by T. M. Upchurch

I am his peach.

I sit, taut, watching him smile as he walks the length of day, and when the light is orange, he comes, swooping in with the promise of plates and pillows. His fingers stroke my skin and I start to melt, softening into the scent of my own juices. Between his palms, I lower, like a breast after a sigh, sinking until my coat becomes comfortable, looser.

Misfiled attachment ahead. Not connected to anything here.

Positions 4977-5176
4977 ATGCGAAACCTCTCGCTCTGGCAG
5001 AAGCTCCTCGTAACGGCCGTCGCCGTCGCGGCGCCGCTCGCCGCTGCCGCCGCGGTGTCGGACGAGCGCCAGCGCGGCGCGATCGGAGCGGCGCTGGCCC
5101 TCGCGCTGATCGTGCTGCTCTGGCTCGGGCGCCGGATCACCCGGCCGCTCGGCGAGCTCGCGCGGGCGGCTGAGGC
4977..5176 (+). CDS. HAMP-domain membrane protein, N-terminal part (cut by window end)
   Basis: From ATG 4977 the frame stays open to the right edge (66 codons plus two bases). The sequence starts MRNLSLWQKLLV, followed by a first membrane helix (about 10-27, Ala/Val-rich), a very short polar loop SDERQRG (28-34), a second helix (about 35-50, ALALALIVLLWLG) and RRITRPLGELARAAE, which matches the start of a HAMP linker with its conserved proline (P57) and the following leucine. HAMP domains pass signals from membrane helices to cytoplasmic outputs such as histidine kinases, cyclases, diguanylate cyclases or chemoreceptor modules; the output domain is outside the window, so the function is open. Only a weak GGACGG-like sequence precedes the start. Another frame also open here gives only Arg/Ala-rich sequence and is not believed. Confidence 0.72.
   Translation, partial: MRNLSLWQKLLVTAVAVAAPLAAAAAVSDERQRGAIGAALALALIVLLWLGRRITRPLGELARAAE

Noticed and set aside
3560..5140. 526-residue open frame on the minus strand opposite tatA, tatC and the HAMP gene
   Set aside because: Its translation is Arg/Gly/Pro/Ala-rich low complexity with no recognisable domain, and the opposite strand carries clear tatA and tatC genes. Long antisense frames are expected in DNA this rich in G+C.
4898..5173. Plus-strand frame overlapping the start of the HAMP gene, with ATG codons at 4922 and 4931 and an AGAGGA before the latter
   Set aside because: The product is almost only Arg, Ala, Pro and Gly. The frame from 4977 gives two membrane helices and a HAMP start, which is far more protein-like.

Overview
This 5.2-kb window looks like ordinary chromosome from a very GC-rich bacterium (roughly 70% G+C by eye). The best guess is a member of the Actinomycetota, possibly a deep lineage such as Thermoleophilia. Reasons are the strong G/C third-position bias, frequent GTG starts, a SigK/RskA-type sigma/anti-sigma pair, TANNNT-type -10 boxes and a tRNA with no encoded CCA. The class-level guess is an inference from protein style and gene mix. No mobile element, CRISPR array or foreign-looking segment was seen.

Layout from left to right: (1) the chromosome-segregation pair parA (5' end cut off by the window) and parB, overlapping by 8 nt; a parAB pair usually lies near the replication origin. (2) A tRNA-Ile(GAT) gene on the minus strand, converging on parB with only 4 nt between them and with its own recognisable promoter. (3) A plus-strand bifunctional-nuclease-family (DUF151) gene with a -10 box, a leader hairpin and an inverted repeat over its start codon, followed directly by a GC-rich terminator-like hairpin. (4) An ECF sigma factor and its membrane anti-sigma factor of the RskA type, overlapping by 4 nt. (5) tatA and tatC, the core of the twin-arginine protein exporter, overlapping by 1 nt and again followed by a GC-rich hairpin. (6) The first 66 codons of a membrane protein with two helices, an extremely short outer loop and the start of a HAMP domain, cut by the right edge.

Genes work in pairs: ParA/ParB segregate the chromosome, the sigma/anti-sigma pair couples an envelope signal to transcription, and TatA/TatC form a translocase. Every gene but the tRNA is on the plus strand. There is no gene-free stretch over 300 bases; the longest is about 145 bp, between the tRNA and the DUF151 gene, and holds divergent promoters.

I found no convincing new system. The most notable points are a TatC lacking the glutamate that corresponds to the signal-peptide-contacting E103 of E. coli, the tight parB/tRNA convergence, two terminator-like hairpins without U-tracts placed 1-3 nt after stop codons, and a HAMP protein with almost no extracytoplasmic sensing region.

He turns away. I sag. I watch him leave. My face turns to promise more, but my insides are browning. I shrink, I dry, I become powder, dusted with grey. I am shocked to realise that to ripen is to rot.

I wait.

I hear, ‘That one, that looks overripe.'

I think, ‘Bite me.'